I have made it to Mandalay. It took about 15 hours of travelling in a small Ford Ranger. Roughly, and I do mean roughly, the first 5 hours were spent riding in the bed of the pickup truck with 7 others. One was Maung Maung Gyi while the other 6 were construction workers for 100 Schools. It was good fun with them, if a bit uncomfortable. Most of the time I did not understand anything being spoken, but MMG would help me out with the important jokes that were being made. The last 10 hours were spent in the cab of the truck, 1/2 riding shotgun and 1/2 driving. Driving in the dark on Myanmar highways is a very interesting proposition. Add to that lack of sleep and it is an outright adventure. We did make it in one piece at about 1:00 a.m.
Let’s backtrack a bit now. A few days ago, down in the delta, was the opening of the 50th school. It was a festive event that the entire village came to. There were also some very individuals including an actor and a renowned painter and tapestry maker named Sein Myint. Actually tonight I have been invited to accompany Sein Myint for supper and as he is a great person it should be very pleasurable. One thing that most fo the people have in common in this country is friendliness and a willingness to smile. Back to hte school opening, I was wearing a traditional Burmese dress shirt with a longyi and Mr. John was kind enough to lend me a local jacket too. It was good because it was only about 30*C on the day of the event. Upon arrival we were greeted by people with much love and appreciation. That quickly escalated into being “forced” to dance a traditional dance. Unfortunately it had been a long time since I had danced that particular dance and needed to try to follow along with the child of about 14 who was in front of me. Unfortunately, again, he was about 14 and had the energy of an adolescent. I am pretty sure it was the longest song ever written and by the end I was about to pass out. Fortunately it did draw to a conclusion and I was able to slink away before the next song started. Teh villagers did seem to enjoy the show, however and there may be some incriminating video showing up at some point. After that it was speeches by government officials, locals and Mr. John. After that was a meal of lovely, if not indeterminate, food and off onto the next phase.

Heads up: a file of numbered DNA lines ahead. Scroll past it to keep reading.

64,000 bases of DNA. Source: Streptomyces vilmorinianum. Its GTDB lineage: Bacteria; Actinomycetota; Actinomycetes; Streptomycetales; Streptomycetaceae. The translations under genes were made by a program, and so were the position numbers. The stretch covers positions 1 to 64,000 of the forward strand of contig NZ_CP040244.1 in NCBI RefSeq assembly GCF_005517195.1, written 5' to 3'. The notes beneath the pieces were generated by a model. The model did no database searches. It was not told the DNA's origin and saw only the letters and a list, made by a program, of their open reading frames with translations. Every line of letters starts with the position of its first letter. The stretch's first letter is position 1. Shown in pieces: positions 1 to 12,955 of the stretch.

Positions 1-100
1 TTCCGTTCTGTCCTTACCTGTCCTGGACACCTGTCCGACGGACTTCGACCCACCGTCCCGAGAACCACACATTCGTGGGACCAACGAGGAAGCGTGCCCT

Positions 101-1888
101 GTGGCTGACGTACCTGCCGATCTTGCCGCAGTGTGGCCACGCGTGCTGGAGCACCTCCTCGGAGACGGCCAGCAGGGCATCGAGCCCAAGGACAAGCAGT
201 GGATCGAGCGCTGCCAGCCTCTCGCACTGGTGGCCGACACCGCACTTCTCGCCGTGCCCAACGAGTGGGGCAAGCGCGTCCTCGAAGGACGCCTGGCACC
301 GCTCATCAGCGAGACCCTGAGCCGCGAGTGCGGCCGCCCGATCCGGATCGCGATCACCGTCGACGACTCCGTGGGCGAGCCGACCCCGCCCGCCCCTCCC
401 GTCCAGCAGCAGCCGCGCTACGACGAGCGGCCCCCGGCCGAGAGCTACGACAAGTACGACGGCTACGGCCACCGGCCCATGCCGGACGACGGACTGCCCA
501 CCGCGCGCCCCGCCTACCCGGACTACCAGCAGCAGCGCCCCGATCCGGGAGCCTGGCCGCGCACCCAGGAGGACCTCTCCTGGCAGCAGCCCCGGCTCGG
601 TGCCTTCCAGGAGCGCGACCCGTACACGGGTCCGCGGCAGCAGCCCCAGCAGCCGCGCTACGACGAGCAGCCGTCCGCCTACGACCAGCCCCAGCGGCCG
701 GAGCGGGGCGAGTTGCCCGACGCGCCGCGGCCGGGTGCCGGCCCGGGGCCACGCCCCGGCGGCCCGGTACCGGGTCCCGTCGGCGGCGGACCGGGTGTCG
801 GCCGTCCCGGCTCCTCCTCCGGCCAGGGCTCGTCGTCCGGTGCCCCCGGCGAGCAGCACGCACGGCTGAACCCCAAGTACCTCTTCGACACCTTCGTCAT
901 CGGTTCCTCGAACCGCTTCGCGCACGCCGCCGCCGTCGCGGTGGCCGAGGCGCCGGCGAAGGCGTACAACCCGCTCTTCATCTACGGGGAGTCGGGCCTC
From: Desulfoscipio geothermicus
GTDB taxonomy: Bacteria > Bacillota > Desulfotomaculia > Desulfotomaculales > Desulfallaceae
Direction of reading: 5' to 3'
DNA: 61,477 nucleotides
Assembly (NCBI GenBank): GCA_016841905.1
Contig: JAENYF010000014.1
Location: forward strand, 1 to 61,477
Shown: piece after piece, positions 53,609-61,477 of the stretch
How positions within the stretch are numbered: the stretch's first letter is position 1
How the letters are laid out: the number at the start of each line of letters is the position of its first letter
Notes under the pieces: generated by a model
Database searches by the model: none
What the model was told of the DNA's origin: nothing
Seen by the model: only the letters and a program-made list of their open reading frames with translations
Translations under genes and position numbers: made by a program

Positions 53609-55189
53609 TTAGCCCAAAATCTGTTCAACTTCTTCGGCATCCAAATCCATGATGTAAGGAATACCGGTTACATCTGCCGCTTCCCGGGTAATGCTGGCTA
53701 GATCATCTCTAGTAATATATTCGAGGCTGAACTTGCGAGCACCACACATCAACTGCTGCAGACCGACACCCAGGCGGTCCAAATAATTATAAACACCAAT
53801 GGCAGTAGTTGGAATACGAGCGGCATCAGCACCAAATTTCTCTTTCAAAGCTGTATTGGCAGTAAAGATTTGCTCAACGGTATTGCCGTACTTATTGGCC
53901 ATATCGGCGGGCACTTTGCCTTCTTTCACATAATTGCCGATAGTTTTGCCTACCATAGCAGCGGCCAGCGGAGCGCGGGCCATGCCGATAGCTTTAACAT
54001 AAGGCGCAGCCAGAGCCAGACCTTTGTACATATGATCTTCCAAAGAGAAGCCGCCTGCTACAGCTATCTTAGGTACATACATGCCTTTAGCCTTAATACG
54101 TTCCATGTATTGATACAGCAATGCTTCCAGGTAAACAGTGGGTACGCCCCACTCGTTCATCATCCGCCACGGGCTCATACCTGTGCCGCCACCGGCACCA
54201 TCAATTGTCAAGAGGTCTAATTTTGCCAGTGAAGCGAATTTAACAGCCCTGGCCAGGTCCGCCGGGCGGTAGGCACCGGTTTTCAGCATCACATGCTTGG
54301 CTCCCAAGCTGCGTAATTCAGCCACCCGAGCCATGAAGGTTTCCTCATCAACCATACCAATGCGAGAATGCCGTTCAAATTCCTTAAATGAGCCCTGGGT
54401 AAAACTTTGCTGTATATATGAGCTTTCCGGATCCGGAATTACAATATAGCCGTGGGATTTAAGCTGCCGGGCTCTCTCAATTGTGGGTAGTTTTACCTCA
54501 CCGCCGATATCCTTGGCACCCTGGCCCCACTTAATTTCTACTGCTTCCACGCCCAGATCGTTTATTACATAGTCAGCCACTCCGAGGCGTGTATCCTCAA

The day after the opening we headed down from our hotel in Wakema to Pathein. Here we took a trip to determine the viability of building a school in another village. After driving through part of the village it was determined that a small bridge crossing a river would not allow our vehicles access. From here it was a short ride on the back of the motorbikes of some generous local gentlemen. The village has a fairly new elementary and high school buildings but the middle school is a wreck. There are 299 students from 9 villages that attend classes there and not enough toilets/outhouses either. This is all too common within Myanmar and also why we do what we do. After viewing the schools it was time to sit down and enjoy tea and a snack. everywhere we go tea/coffee and snacks are offered. The hospitality is amazing. Most of the time it is accompanied by individuals waving fans for cooling and fly control also. Teh next day we left Pathein and headed to where we are now, Mandalay.
Today Maung Maung Gyi drove me out to the school where the computer lab is going. It was about a 30 minute drive out side of Mandalay. Tomorrow I will have a driver and translator to escort me on this trip. There wasn’t much to do in the way of construction the lab today. It was important to check the electrical situation and get together with the carpenter who is building the table for the computers. That will be finished tomorrow evening and Friday the lab work will begin in earnest. Of course we did sit with the heads of the village for tea and snacks. It is intriguing to taste the different foods from the many areas visited. No two regions seem to be the same. Variety is the spice of life. And now I must get ready to go for supper for soon I will be leaving…Yangon with the Wind.